[This excerpt is taken from "Making Life out of a Life" by Srimat Swami Ranganathanandaji Maharaj - http://www.sriramak rishnamath. org/magazine/ vk/2000/12- 3-1.asp]
In the Mahabharata, we get a powerful verse. Whenever and wherever I have quoted that verse, it always had a tremendous impact on the mind of listeners. It is a short Sanskrit line containing a profound message of the beauty of an intense life. There was a king by name Sanjaya in the Northern Sindh region; his mother bore the name Vidula. She was a heroic queen-mother. How she inspired her son to be brave is what the story conveys. This young king went out for battle, got defeated, became weak-minded and depressed. The mother tried to rouse his royal spirit in several ways; it did not happen. Then, finally, she uttered a sentence conveying a tremendous power that helped to rouse the courage of the prince. That line conveys so much inspiration in so few words. That is the uniqueness of great literature-- the capacity to convey great meaning to humanity in a few words. And what that great queen-mother conveyed to her princely son ages ago, our Mother India conveys to every child in this country today:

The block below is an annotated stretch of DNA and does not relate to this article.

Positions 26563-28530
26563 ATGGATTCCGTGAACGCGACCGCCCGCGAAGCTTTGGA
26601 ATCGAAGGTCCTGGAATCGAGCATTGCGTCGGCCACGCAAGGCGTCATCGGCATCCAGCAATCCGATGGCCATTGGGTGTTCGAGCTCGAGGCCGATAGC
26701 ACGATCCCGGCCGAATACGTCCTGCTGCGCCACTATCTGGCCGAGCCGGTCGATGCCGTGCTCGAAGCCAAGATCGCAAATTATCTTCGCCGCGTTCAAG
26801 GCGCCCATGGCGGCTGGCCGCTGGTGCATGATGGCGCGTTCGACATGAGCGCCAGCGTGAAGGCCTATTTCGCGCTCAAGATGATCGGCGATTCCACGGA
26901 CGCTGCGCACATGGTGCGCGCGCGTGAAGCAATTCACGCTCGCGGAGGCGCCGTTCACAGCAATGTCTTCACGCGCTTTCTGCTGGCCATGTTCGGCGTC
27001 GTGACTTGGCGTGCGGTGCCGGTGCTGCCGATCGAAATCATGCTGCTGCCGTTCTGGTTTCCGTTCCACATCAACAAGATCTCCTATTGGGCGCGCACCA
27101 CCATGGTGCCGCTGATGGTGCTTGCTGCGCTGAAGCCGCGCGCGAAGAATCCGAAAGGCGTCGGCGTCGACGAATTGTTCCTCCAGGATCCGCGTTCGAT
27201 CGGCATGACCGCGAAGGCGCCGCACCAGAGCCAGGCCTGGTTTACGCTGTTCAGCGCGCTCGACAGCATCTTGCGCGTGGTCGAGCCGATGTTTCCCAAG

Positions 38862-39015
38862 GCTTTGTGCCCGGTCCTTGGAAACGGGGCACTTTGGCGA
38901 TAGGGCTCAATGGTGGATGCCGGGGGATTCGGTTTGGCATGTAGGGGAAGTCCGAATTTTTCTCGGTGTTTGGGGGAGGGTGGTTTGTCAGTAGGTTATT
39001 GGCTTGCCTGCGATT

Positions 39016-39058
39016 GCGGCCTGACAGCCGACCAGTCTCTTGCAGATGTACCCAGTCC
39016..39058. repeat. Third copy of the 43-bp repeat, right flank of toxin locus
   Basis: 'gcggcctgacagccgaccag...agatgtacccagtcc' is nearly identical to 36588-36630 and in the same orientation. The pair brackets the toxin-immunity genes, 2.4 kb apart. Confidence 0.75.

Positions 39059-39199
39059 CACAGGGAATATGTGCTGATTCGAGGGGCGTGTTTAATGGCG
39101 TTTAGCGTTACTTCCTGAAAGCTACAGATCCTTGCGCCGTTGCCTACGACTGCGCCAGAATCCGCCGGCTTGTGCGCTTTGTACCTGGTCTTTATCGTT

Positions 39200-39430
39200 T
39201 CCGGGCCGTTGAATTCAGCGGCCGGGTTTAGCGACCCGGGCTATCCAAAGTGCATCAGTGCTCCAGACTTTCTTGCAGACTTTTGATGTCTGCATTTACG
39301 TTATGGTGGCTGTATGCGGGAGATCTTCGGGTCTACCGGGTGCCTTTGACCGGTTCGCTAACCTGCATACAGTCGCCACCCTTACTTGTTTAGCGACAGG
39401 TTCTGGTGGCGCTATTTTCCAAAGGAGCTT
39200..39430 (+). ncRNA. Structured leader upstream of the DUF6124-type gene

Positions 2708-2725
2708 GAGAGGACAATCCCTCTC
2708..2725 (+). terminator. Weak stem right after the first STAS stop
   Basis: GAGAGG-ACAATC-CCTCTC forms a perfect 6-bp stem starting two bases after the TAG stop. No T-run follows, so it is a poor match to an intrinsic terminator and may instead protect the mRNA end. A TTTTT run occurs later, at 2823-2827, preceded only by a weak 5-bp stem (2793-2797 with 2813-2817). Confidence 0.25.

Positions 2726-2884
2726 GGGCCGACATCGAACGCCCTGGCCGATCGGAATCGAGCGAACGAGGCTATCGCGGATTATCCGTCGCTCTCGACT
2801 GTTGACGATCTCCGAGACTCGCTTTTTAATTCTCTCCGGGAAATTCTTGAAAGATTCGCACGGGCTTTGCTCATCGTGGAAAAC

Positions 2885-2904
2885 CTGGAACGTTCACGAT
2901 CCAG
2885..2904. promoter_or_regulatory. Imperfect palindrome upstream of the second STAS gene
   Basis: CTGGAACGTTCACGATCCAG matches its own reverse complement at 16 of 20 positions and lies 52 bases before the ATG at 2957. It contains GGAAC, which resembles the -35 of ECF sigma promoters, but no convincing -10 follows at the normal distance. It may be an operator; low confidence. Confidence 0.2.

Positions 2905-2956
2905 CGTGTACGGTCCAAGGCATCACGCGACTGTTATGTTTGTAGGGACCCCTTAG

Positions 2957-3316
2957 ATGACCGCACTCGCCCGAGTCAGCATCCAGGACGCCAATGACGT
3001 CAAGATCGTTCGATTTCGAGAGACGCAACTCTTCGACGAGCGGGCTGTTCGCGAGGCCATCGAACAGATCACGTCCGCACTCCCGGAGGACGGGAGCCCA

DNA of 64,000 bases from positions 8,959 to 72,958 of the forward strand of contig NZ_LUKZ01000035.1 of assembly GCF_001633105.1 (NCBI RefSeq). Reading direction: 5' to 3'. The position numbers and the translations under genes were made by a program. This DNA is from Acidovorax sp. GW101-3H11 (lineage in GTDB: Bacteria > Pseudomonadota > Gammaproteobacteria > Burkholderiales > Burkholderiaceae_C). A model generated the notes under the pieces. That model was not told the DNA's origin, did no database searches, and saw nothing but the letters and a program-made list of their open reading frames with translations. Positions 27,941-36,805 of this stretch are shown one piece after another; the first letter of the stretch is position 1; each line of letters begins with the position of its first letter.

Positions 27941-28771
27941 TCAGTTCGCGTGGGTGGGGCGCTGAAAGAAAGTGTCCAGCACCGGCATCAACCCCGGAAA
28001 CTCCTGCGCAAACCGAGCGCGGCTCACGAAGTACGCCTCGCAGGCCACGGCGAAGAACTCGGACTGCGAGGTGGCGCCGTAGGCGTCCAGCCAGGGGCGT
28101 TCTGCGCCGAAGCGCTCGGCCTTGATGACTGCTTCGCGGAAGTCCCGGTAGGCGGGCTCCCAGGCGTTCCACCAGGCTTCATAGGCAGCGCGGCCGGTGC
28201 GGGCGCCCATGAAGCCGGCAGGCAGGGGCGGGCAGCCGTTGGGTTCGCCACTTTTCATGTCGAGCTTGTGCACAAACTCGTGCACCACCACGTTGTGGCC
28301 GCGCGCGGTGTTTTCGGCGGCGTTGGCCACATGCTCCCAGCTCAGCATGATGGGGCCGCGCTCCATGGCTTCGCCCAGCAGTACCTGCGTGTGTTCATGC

Muhurtam jvalitam shreyo,na tu dhumayitam chiram.
'It is better to flame for one instant, than to smoke away for ages!'
A short intense life, burnt out in a great struggle and achievement of the humanistic impulse, is preferable to a humdrum life of long duration. That is the message to us from our own past. In this modern period, we had a Vivekananda. During his brief 39 years, he made a tremendous impact on both East and West; even in that short span of life, his actual public work was only during the last nine years.
Live such a life that when you die, you will leave a permanent wholesome impact, small or big, on the world.